have imagined for their protagonists but also the consecrated—and highly masculine—tradition of literature and
cinema of the Mexican Revolution‖ (136): José Arcadio in Cien años de soledad is magnificently endowed, and
Tomás Arroyo‘s genitalia in Carlos Fuentes‘s Gringo Viejo are described as enormous.
Political and sexual liberation come together in the figure of Gertrudis when she joins the
revolutionary army and changes ―spatula for revolver, kitchen for battlefield, and tradition for
change‖ (Dobrian 62). Besides realizing her female potential through her sexuality, Gertrudis, 52
like Jesusa, participates in the Mexican Revolution and actively fights for the improvement of
social conditions in Mexico. Through Gertrudis, Esquivel incorporates the image of the
soldadera into her novel and presents it in a new light while emphasizing the role of the
participation of women in the movement. Gertrudis‘s decision to leave the brothel in order to
become a generala subverts the stereotyped image of the soldadera as prostitute53 and
submissive companion of the male soldiers. The fact that Gertrudis succeeds on the battlefield
and earns a high rank in the army additionally underlines her potential as woman and highlights
the role that she can play in society, which is represented by the army.
When Gertrudis returns to the ranch to show Mamá Elena how she has triumphed in life,
the reader learns that the generala fights like no one else on the battlefield, ―en la sangre traía el
don de mando, así que en cuanto ingresó al ejército, rápidamente empezó a escalar puestos en el
poder hasta alcanzar el mejor puesto, y no sólo eso, regresaba felizmente casada con Juan‖ (EC
180). Her marriage to Juan illustrates here the transformation from a prostitute to a traditionally
decent woman. This means that self-realization is possible for women and does not have to be
based on sexual purity, which frees them from the fear of society‘s repugnance expressed by
Chencha after she is violated. Gertrudis‘s visit to the ranch and her desire to show her mother,
who embodies the patriarchal order, her achievements in life can be viewed as the proposal of an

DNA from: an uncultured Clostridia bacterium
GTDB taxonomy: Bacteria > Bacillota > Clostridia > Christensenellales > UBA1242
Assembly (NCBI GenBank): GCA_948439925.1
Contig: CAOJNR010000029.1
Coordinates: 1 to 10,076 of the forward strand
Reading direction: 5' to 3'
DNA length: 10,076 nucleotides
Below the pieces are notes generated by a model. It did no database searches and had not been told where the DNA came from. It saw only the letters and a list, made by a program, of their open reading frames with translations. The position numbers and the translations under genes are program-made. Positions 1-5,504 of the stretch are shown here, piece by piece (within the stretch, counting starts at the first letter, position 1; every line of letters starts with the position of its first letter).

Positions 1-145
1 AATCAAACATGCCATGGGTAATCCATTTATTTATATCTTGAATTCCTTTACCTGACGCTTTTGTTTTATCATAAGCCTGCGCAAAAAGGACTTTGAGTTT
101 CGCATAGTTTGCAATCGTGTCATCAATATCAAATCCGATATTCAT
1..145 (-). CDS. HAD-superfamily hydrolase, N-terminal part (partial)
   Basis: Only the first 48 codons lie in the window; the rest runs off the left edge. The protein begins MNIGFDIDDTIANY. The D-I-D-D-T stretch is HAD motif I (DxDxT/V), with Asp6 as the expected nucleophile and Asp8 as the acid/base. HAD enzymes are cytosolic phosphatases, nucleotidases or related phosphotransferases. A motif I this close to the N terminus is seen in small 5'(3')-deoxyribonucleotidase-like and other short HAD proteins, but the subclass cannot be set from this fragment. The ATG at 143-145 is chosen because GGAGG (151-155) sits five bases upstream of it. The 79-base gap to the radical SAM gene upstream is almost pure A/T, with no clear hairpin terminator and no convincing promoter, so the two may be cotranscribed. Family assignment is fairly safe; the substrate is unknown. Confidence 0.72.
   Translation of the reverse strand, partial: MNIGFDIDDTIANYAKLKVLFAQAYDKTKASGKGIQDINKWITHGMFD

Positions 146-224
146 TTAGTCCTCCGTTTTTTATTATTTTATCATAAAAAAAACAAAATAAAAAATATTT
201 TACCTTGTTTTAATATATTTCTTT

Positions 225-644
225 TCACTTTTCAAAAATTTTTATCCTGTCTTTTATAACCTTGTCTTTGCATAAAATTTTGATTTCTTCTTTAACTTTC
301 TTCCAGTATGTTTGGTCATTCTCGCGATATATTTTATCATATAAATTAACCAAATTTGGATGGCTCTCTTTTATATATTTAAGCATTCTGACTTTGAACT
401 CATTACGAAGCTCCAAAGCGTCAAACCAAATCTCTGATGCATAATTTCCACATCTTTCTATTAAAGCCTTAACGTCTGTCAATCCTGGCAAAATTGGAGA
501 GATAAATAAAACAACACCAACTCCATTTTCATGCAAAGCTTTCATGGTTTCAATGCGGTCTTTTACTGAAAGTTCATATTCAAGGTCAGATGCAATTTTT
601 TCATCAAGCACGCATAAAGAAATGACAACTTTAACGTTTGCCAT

alternative model of femininity that may help promote the feminist movement in Mexico. It is
The name Gertrudis has Germanic roots and actually means ―spear‖ or ―strength.‖
Shirlene Soto explains that soldaderas were often referred to as cookies or galletas (43).
interesting that Esquivel‘s description pays little attention to Gertrudis‘s social status while it
emphasizes her career and performance in the public domain.
Gertrudis‘s successful resistance is rooted in her realization that one has to become the
master of one‘s own fate and engage with the environment in order to be successful. Through an
opportune comment, she thus enables a conversation between Tita and Pedro about Tita‘s
presumed pregnancy (EC 191). Most importantly, she has become aware of the fact that there is
no one single truth, but that the truth rather depends on everyone‘s own perspective: ―¡La
verdad! ¡La verdad! Mira Tita, la mera verdad es que la verdad no existe, depende del punto de
vista de cada quien‖ (EC 190). Her statement undermines the validity of the official discourse on
gender roles in Mexican politics and society.
Another strategy that leads to her successful self-realization is the appropriation of the
public and masculine sphere. Like Jesusa, she adopts masculine behavior whenever it serves her
ends, but she maintains her femininity. She thus smokes and talks like a man and enjoys the